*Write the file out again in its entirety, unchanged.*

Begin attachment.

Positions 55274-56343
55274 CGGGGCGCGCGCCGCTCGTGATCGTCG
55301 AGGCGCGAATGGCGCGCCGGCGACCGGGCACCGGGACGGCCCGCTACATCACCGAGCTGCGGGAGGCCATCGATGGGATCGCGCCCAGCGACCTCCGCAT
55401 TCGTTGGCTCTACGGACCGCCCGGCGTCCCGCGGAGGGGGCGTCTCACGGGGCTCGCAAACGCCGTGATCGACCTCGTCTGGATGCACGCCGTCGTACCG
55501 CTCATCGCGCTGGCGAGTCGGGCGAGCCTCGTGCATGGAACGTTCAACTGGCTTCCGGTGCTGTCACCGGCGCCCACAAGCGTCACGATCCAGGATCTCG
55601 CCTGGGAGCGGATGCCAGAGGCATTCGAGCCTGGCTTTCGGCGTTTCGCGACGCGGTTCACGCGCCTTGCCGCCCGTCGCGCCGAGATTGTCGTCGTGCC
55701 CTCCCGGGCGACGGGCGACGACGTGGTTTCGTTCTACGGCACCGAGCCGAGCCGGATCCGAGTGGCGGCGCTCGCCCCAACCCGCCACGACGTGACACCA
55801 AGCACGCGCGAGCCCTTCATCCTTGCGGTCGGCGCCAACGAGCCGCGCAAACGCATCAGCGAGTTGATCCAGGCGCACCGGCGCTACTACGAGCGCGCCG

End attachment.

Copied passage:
Positions 55274-56343
55274 CGGGGCGCGCGCCGCTCGTGATCGTCG
55301 AGGCGCGAATGGCGCGCCGGCGACCGGGCACCGGGACGGCCCGCTACATCACCGAGCTGCGGGAGGCCATCGATGGGATCGCGCCCAGCGACCTCCGCAT
55401 TCGTTGGCTCTACGGACCGCCCGGCGTCCCGCGGAGGGGGCGTCTCACGGGGCTCGCAAACGCCGTGATCGACCTCGTCTGGATGCACGCCGTCGTACCG
55501 CTCATCGCGCTGGCGAGTCGGGCGAGCCTCGTGCATGGAACGTTCAACTGGCTTCCGGTGCTGTCACCGGCGCCCACAAGCGTCACGATCCAGGATCTCG
55601 CCTGGGAGCGGATGCCAGAGGCATTCGAGCCTGGCTTTCGGCGTTTCGCGACGCGGTTCACGCGCCTTGCCGCCCGTCGCGCCGAGATTGTCGTCGTGCC
55701 CTCCCGGGCGACGGGCGACGACGTGGTTTCGTTCTACGGCACCGAGCCGAGCCGGATCCGAGTGGCGGCGCTCGCCCCAACCCGCCACGACGTGACACCA
55801 AGCACGCGCGAGCCCTTCATCCTTGCGGTCGGCGCCAACGAGCCGCGCAAACGCATCAGCGAGTTGATCCAGGCGCACCGGCGCTACTACGAGCGCGCCG